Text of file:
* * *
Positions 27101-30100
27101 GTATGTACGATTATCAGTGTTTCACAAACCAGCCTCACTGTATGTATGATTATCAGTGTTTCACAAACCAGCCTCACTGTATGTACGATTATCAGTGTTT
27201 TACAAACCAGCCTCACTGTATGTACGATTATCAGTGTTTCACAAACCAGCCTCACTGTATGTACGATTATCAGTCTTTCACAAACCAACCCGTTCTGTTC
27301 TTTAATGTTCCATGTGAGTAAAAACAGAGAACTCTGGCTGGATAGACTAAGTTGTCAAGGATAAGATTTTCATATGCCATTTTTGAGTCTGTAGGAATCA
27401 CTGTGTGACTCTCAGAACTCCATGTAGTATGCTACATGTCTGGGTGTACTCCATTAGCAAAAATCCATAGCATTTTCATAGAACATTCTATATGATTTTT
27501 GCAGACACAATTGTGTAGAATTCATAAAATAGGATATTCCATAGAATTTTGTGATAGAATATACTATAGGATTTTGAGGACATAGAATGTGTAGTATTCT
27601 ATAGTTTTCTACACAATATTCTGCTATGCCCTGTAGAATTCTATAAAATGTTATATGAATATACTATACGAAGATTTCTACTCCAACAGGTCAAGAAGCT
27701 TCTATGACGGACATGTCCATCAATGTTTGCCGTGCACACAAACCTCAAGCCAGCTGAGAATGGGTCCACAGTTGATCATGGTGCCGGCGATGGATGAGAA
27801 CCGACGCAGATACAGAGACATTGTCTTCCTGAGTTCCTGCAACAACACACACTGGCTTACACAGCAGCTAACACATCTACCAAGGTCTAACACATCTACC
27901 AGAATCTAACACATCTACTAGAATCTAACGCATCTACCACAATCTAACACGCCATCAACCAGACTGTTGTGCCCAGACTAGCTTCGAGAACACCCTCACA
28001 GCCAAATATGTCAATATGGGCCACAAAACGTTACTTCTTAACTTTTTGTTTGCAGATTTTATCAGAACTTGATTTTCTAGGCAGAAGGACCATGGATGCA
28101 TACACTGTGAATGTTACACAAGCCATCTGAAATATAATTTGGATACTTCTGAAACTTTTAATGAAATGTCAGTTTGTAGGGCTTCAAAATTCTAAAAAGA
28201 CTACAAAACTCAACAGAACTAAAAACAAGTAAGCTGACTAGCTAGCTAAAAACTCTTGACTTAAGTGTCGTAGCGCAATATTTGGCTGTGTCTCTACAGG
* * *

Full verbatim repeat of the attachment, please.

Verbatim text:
Positions 27101-30100
27101 GTATGTACGATTATCAGTGTTTCACAAACCAGCCTCACTGTATGTATGATTATCAGTGTTTCACAAACCAGCCTCACTGTATGTACGATTATCAGTGTTT
27201 TACAAACCAGCCTCACTGTATGTACGATTATCAGTGTTTCACAAACCAGCCTCACTGTATGTACGATTATCAGTCTTTCACAAACCAACCCGTTCTGTTC
27301 TTTAATGTTCCATGTGAGTAAAAACAGAGAACTCTGGCTGGATAGACTAAGTTGTCAAGGATAAGATTTTCATATGCCATTTTTGAGTCTGTAGGAATCA
27401 CTGTGTGACTCTCAGAACTCCATGTAGTATGCTACATGTCTGGGTGTACTCCATTAGCAAAAATCCATAGCATTTTCATAGAACATTCTATATGATTTTT
27501 GCAGACACAATTGTGTAGAATTCATAAAATAGGATATTCCATAGAATTTTGTGATAGAATATACTATAGGATTTTGAGGACATAGAATGTGTAGTATTCT
27601 ATAGTTTTCTACACAATATTCTGCTATGCCCTGTAGAATTCTATAAAATGTTATATGAATATACTATACGAAGATTTCTACTCCAACAGGTCAAGAAGCT
27701 TCTATGACGGACATGTCCATCAATGTTTGCCGTGCACACAAACCTCAAGCCAGCTGAGAATGGGTCCACAGTTGATCATGGTGCCGGCGATGGATGAGAA
27801 CCGACGCAGATACAGAGACATTGTCTTCCTGAGTTCCTGCAACAACACACACTGGCTTACACAGCAGCTAACACATCTACCAAGGTCTAACACATCTACC
27901 AGAATCTAACACATCTACTAGAATCTAACGCATCTACCACAATCTAACACGCCATCAACCAGACTGTTGTGCCCAGACTAGCTTCGAGAACACCCTCACA
28001 GCCAAATATGTCAATATGGGCCACAAAACGTTACTTCTTAACTTTTTGTTTGCAGATTTTATCAGAACTTGATTTTCTAGGCAGAAGGACCATGGATGCA
28101 TACACTGTGAATGTTACACAAGCCATCTGAAATATAATTTGGATACTTCTGAAACTTTTAATGAAATGTCAGTTTGTAGGGCTTCAAAATTCTAAAAAGA
28201 CTACAAAACTCAACAGAACTAAAAACAAGTAAGCTGACTAGCTAGCTAAAAACTCTTGACTTAAGTGTCGTAGCGCAATATTTGGCTGTGTCTCTACAGG